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Compiled by Grace Renderman, Associate Editor
Kawasaki Track Technologies is developing an autonomous fastener monitoring system designed to capture high-resolution images and provide the necessary data for the company to identify potential components that need to be inspected and repaired. Currently installed on a locomotive, the system uses machine-learning technology, company officials said.
Testing on the locomotive started in Japan earlier this year. Kawasaki plans to roll out similar testing in the North American freight-rail industry later in 2023.
The product expands Kawasaki’s autonomous track inspection technology offerings, which are designed to improve railroad safety and operating efficiencies. Kawasaki currently offers a locomotive-mounted autonomous track geometry monitoring system that has been in production since 2021. The system tests track any time a locomotive is moving, whether it’s pulling people or freight.
The monitoring system is a key part of Kawasaki’s goal to create a complete suite of autonomous track inspection and maintenance support products to pair with predictive data modeling, company officials said.
New insulated rail joint products used in special trackwork and other areas recently joined L.B. Foster Co.’s portfolio of offerings.
Bonded insulated rail joints are used for signaling and broken rail detection. However, special trackwork areas in curved track can be problematic due to insulated rail joints typically being designed for tangent track installations, L.B. Foster officials said. The company recently developed a process to produce curved and bonded insulated joint kits that can be used on curved rails in special trackwork.
L.B. Foster also offers an insulated joint field repair kit designed to fix bonded insulated rail joints. Plastic deformation of the rail head in a bonded insulated rail joint poses problems with electrical insulation, leading railroads to grind away the material to eliminate the risk of electrical contact between the two rails, company officials said.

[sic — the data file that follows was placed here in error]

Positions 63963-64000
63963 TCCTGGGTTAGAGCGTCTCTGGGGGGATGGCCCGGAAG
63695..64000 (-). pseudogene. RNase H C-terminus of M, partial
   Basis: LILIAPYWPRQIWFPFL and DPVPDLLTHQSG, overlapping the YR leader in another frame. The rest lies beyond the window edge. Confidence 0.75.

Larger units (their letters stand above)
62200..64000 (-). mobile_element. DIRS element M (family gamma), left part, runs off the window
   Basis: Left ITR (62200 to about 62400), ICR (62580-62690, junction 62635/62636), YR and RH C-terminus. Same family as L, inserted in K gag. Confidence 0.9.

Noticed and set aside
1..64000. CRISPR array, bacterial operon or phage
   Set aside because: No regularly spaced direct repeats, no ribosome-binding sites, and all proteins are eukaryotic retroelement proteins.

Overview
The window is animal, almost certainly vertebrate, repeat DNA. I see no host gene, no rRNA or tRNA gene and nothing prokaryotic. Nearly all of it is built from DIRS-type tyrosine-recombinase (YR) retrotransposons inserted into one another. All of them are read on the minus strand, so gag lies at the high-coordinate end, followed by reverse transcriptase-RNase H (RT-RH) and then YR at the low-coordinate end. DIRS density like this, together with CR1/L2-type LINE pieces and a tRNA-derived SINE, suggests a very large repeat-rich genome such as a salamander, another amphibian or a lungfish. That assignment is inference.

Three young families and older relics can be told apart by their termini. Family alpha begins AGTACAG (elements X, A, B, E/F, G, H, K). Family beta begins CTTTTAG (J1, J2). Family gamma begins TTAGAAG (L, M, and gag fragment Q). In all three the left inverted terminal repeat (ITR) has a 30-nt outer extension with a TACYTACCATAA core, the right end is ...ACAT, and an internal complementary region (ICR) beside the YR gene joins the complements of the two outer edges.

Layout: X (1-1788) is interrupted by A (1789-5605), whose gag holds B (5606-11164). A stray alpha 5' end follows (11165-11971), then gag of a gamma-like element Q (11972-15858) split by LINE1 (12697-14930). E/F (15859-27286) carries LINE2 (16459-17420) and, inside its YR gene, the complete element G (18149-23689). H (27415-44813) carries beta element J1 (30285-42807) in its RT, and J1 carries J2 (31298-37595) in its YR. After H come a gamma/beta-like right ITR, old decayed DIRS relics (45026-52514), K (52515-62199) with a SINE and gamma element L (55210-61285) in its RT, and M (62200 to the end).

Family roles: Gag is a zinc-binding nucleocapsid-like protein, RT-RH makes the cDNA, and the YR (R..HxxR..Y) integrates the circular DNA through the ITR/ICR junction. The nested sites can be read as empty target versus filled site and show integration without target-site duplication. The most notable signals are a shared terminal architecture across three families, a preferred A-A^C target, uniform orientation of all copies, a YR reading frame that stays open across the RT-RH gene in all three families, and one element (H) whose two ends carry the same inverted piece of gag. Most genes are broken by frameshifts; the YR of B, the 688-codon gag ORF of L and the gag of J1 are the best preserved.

The repair kit is a field-tested solution designed to help extend the life of a bonded insulated rail joint that shows signs of endpost head damage without the need for full joint replacement, they said.
McDonald Steel Corp.’s CNC-milled microalloyed steel standard joint bars are now being used by short lines across the United States. They also recently were approved for use in MTA New York City Transit’s subway system.
McDonald Steel offers four-hole/24-inch and six-hole/36-inch bars with customized lengths, hole shapes and patterns.
The company’s standard joint bars comply with the Infrastructure Investment and Jobs Act’s Buy America requirements and meet the quality standards set by the American Railway Engineering and Maintenance-of-Way Association, McDonald Steel officials said.
Bars that are milled rather than hole-punched are significantly less susceptible to residual stress, nicks, holes, cracking and other defects that can cause rails to separate.
voestalpine Railway Systems Nortrak’s UNISTAR HR switch machine is designed to provide complete control of switch points at a turnout while monitoring energy use during each throw and alerting operators if maintenance might be required soon to prevent a failure.
The machine can also control the movement and locking of Nortrak’s thick web moveable point frog on turnouts as large as No. 24, company officials said.
Nortrak produces Buy America-compliant manganese steel and ductile-iron castings, and manufactures them into a complete range of turnouts, diamond crossings, frogs and special trackwork components.
The company treats different track infrastructure components as a singular system, integrating the performance of special trackwork, fastening systems, concrete ties and switch drives into a complete system solution, Nortrak officials said. That approach helps reduce wheel impact loads and noise while increasing service life and reliability, they added.
Koppers Inc.’s patented Short Angled Projection (SAP) insulated bonded joints can help significantly lift performance above traditional rail standards, company officials said. SAP is designed to outperform conventional bar designs and be fitted to virtually any rail size, they added.
The product’s features include a stronger, stiffer joint; an overlapping bent rail design that results in a thicker overall web section and better strength; cross sections that include both joint bars and rail web strength; and an overlapping and angled design to make wheel passage smoother, reducing impact loads.
SAP also reduces typical mud-induced joint holes, which prevents order delays, resurfacing and other maintenance needs. A rail car’s wheels no longer traverse perpendicular rail ends, eliminating rail-end battering, Koppers officials said.
Koppers’ full line of rail joint products also includes Kevlar- and fiberglass-bonded insulated joints, polyurethane-encapsulated insulated joints, polyurethane insulated tie plates, and ComPly™ gauge plate and switch rod insulators.
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